Junior dev decides to clear space for brewing boss, doesn't know what 'LDF' is, sooo...

Probably the best database recovery in the world

A man shrugs at a laptop with a background of question marks

Who, Me? The days are drawing in and the mornings are getting darker – so why not take a dose of Who, Me? to help lighten up your day.

In this week’s instalment of El Reg’s weekly column filled with embarrassing reader cock-ups, we meet “Bert”, who was working at a large brewing firm at the point in question.

“I was a junior dev as part of a team putting in a system to track all of their beer barrels in the UK,” he told us.

At the time – “ye olde worlde before broadband”, as Bert put it – getting through the security system was “a convoluted, long-winded and painfully slow process”.

He said it involved two remote sessions using a VPN from Windows 2000 and then a VNC session from the portal server to the database/code server, all over dial-up.

“These were the days when you could see the screen refreshing almost a frame at a time,” he said.

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Anyway, on the day in question, Bert was paying close attention – and possibly thought he could see a way to win some brownie points with the boss.

“Being the diligent bright young thing that I was, I spotted that the SQL database was getting a bit big (think maybe 2 or 3 Gb…), so I figured that, as well as updating the software, I'd free up some disk space,” he said.

However, at the time, all the shrink commands Bert knew “didn’t seem to do too much”, so he had to think outside the box.

“It looked like the 'LDF' file – whatever that was – was eating a lot of space,” he told us, recalling the days of his innocent youth.

Well, Bert thought, since it isn’t the MDF file (“even an idiot like me knew what that was”), why not just delete it. So he did.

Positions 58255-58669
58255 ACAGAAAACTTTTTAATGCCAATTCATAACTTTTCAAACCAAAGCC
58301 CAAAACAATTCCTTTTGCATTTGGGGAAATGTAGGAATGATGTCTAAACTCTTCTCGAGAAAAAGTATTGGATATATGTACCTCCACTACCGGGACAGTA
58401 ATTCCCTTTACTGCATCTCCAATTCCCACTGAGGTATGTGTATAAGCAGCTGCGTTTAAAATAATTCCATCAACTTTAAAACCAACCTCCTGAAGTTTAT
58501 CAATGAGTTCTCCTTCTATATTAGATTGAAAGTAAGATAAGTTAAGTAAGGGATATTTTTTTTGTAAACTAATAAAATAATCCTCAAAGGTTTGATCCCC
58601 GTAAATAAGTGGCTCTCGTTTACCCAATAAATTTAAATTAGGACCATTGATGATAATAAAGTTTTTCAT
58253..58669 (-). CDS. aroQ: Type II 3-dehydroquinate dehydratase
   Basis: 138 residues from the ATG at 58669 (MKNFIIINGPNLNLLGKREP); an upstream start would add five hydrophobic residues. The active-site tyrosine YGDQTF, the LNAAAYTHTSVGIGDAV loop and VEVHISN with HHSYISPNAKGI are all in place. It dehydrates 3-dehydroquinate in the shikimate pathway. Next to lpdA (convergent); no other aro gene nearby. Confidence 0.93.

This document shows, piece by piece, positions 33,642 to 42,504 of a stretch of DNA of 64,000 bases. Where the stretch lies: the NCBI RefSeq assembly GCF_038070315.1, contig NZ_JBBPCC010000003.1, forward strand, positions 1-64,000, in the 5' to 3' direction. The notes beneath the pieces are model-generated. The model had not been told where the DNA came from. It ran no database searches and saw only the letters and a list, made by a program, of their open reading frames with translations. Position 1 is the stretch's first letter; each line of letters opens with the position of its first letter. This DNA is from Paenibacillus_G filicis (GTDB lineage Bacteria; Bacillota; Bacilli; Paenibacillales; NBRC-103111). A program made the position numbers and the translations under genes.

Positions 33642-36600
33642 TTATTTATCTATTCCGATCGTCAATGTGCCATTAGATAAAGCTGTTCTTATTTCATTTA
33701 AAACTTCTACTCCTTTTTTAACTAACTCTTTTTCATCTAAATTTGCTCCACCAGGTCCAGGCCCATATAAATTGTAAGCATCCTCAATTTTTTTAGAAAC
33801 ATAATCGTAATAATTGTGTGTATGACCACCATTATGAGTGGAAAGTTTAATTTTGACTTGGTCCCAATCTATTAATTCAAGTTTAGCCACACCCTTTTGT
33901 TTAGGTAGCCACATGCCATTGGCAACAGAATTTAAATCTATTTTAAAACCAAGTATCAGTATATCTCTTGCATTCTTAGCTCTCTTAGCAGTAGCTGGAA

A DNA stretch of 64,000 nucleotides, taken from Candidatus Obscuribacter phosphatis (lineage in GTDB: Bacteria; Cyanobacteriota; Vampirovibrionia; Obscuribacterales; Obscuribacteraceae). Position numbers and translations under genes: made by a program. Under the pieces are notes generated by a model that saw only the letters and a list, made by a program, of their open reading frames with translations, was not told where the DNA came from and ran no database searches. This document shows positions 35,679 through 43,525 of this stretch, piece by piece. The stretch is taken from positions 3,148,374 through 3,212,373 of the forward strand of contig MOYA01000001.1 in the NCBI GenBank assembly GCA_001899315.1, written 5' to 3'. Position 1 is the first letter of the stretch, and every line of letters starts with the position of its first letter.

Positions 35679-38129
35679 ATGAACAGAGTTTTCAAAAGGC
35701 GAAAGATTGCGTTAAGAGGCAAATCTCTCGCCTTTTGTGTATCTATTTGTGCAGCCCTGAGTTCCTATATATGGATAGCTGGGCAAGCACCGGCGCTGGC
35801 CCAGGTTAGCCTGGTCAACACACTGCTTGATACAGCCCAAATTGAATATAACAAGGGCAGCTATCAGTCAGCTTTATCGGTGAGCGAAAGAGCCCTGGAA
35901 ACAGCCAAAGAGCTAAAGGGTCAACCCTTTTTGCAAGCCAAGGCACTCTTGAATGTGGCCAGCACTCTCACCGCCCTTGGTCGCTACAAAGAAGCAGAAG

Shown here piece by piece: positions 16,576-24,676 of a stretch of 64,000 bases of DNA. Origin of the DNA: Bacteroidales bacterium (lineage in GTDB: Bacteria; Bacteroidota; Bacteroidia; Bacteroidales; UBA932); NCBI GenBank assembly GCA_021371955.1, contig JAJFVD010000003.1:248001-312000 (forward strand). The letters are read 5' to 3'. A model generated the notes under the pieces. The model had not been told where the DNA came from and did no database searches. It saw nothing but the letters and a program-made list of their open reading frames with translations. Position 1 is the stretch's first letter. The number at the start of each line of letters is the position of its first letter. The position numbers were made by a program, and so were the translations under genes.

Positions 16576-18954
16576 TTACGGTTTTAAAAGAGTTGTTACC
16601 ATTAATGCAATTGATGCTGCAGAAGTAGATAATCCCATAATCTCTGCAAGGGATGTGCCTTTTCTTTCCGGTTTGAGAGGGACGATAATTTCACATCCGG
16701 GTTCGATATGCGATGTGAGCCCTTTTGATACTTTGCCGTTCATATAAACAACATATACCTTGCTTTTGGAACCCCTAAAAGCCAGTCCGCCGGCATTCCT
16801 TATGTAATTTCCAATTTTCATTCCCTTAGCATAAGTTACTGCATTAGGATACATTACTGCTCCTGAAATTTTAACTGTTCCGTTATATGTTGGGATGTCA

“SQL immediately fell flat on its face, all of the software promptly refused to work and everything curled up its toes and died,” Bert summarised of the aftermath of his decision to delete the SQL server log file.

No problem thought our ever-optimistic Bert. “I’ll just restore the LDF file… oh, no dice.”

He said that, after two hours of “crawling the sad excuse that we now call the internet, over dial-up with a remote session running”, he had come up with little more than “You don’t wanna do that” (the same sage advice is now available on StackOverflow).

However, Bert ploughed on and, with a combination of brute force, random chance and prayers to a selection of deities, the database came back online.

“As far as I know, nobody ever even noticed, no reports or issues were ever logged and my reputation remained intact,” Bert said.

If that heady tale hasn’t distracted you from the toils of your Monday, we don’t know what will.

But if it has also reminded you of the time you nearly killed your company’s database, let us know here. We always anonymise our readers to protect their reputations. ®




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